• http://twitter.com/MADGEAustralia MADGE Australia Inc

      “I believe in the science.” Science is a method of inquiry not a belief system. The science of genetics has surpassed GM technology. It is not one gene one protein, one gene can make many proteins or many genes can be involved in the production of one protein. The only way to ‘feed the world” is agroecological agriculture – working intelligently with natural systems. For example the System of Rice Intensification that provides the best environment for rice to grow (spacing the plants, changing when planted out, less water, hand weeding, compost etc) has doubled yields. This is far more sensible than messing with genetics (which we by no means fully understand). Read the wonderful reports by Olivier de Schutter on food and farming and agroecology. GM is a failed technology that is only good for profiting the patent holders.

    • Lenny

      Tim, research shows that GE crops are only more productive during the first few years, after that time frame, GE crops consistently need increased herbicides/pesticides applications (which the article mentions) and the “save the world, feed all the people” is basically just a great sounding lie the chemical companies uses to convince people we “need” Genetically Engineered crops. Mother Earth produces enough food for all, however, there are tremendous inequities in distribution…. not sure how to solve that? Also, GE crops consistently fail in drought conditions while organic crops have much better resistance.

    • Poe

      The problem with scientific testing is how testing is funded both above board and below board….when money is involved corporations will do whatever they can to influence results. File Drawer effects etc etc…

  • http://twitter.com/mem_somerville mem_somerville

    What a bizarre and incorrect melange of unrelated and unscientific claims and approaches. Your highest GE priority is testing wheat products (item 1)? Since there is no GMO wheat, that’s quite an odd priority.

    And the overall emphasis on genetic engineering is strange. In Europe–where their concerns about the neonics are so prominent, there’s very little GE. So fixating on testing GE is pretty misplaced.

    Can you please provide a scientific source for this proposed problem of the blood-brain barrier in pregnant women (in item 2)? I am unfamiliar with a mechanism that makes their blood-brain barrier a special issue.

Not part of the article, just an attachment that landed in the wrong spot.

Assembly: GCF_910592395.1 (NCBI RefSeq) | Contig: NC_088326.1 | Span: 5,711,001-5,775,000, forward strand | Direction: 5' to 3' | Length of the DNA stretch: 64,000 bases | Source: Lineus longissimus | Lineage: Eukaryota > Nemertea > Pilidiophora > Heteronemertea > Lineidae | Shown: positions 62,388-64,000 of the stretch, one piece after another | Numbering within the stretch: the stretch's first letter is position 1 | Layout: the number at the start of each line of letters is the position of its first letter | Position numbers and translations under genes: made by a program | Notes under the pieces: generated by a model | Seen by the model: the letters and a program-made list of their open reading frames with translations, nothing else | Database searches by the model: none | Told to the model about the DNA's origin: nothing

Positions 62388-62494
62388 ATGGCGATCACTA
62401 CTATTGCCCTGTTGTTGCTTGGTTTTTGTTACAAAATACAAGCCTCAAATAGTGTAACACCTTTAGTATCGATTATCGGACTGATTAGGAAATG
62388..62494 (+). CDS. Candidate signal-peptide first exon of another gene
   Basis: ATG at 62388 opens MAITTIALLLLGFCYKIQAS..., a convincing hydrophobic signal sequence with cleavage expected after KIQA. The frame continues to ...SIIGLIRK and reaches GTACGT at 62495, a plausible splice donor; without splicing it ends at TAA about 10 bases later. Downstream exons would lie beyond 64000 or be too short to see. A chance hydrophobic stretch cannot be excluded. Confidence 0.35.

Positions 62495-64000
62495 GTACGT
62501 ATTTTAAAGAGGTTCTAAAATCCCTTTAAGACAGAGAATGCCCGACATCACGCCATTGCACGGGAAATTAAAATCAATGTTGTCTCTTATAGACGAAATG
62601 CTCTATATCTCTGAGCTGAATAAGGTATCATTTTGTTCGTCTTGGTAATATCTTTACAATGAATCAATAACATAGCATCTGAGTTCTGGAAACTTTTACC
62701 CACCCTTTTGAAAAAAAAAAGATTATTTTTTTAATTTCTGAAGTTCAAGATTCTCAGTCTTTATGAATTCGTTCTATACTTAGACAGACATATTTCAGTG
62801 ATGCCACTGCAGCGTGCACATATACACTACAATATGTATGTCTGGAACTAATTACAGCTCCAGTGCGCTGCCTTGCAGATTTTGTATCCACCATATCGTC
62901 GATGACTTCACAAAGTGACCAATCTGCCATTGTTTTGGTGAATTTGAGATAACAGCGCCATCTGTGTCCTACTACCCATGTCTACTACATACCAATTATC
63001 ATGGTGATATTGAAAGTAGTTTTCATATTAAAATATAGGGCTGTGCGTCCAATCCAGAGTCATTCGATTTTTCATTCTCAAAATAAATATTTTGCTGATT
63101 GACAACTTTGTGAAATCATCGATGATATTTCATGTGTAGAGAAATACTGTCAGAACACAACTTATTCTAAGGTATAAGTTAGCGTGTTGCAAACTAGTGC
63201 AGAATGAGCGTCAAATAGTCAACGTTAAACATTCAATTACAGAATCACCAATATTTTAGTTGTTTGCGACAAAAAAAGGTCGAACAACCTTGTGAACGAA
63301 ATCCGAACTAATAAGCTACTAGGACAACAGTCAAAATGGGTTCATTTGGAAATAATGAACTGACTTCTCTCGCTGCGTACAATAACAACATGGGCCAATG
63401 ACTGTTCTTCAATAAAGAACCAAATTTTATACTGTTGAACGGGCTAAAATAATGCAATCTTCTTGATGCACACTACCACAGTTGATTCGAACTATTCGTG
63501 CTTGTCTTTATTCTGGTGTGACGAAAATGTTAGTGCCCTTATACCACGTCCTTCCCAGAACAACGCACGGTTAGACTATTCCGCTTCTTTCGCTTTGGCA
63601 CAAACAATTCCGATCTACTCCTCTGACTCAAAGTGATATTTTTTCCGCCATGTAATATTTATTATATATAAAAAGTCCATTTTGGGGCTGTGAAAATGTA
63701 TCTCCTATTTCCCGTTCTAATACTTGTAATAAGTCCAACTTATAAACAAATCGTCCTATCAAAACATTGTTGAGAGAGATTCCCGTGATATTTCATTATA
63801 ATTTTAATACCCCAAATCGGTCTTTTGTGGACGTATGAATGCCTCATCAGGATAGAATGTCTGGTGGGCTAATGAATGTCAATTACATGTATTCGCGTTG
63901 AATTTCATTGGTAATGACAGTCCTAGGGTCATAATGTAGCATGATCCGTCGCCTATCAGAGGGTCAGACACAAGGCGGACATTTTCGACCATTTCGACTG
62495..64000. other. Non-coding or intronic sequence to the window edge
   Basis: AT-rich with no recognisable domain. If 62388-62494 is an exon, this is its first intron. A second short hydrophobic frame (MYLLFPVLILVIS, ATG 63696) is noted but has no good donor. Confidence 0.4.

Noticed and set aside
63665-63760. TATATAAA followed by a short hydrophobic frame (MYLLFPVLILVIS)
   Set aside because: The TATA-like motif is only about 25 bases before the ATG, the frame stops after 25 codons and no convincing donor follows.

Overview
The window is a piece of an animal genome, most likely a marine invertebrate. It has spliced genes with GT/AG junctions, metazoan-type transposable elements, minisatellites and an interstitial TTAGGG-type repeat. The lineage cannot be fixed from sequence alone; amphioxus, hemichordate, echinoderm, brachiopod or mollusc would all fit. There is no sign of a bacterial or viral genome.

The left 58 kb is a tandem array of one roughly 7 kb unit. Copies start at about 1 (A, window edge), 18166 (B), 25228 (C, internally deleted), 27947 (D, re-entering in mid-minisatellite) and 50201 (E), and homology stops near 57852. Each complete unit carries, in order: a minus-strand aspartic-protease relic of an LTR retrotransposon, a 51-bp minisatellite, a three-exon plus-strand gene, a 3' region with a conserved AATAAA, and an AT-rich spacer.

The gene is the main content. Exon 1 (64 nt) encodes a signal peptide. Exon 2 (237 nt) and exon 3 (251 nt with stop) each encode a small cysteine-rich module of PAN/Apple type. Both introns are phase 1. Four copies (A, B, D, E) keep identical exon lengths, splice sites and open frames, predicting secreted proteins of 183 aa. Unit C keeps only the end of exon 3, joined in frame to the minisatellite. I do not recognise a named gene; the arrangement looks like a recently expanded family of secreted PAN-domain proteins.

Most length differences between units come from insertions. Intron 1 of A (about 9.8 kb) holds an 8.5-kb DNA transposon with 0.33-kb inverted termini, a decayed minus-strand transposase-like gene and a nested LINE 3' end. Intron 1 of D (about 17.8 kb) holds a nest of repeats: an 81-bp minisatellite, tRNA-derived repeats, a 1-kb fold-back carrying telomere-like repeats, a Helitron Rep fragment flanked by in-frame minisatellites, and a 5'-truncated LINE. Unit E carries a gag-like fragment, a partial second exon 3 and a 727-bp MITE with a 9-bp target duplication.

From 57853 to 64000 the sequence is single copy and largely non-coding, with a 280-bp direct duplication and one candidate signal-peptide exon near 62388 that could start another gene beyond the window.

I’m not sure where you were taught science, but where I was taught we didn’t go in starting with an expectation–like autoimmune and allergy problems result from foods–before you design your study (item 3).

    I’m all for more science, but why would you exempt any organic pesticides, adjuvants, or new plant compounds from conventional breeding in your testing scheme? In all combinations, of course.

    Since every laboratory animal in the US in the last decade has been eating GE foods in large quantities for many generations, and animal colonies haven’t been collapsing–I would imagine your mouse and rat full employment act for long term studies would be a pretty good gig for a lab animal. But I see no reason to exclude all new conventional and organic foods, as well as back-filling for all the ones we haven’t tested in the past. Good luck getting a grant for that.

    • srosfeld

      @mem_somerville Please travel the country and preach your word! I could not have said it any better myself. Dr. Benbrook is for Organic food so everything he says it this article makes sense!

    • FoodRetro

      Hi Mem, with regards to the section you’re talking about “Quantification of the
      levels of pesticides and their metabolites/breakdown products
      associated with GE crops in key foods and human fluids (blood and
      urine), encompassing initially glyphosate, AMPA, nicotinyl seed
      treatments and Bt proteins” (item 1) you are about half right about GMO wheat. Despite the recent news regarding GMO wheat contamination, a good percentage of wheat is not GMO.

      I believe that there is one piece of information that you are unaware of that does make wheat testing a priority. Glyphosate, which is also the active ingredient in RoundUp, is not just sprayed liberally on RoundUp-ready GE crops. It is also sprayed on non-GE wheat and other cereal grains by farmers to “dry down” the product for earlier harvest. In fact, the hull items of these grains, like wheat bran, contain significantly higher amounts of glyphosate on them due to late spraying than the processed GE RoundUp ready crops themselves. This means you could have many times the amount of glyphosate in your non-GE whole wheat bread than you could in an ear of RoundUp-ready corn or a glass of soy milk made with RoundUp-ready soybeans.

  • Ralph

    The Biotech companies that sell the GM seed and collect BILLIONS of dollars per year in technology fees should be required to fund the safety testing BEFORE ANY GM crop is dergulated and approved for sale in the US. There is NO reason for the tax payers to fund the safety testing when the GM industry companies are swimming in profits from tech fees.

    • beccadoggie10

      The public cannot fund safety testing because Monsanto and other biotech-pesticide companies will not allow their patented seeds be independently tested. This was reported in both the New York Times and the Los Angeles Times.

      But the full information on this is at:

      http://www.purefood.org/gefood/fdasued.cfm#I.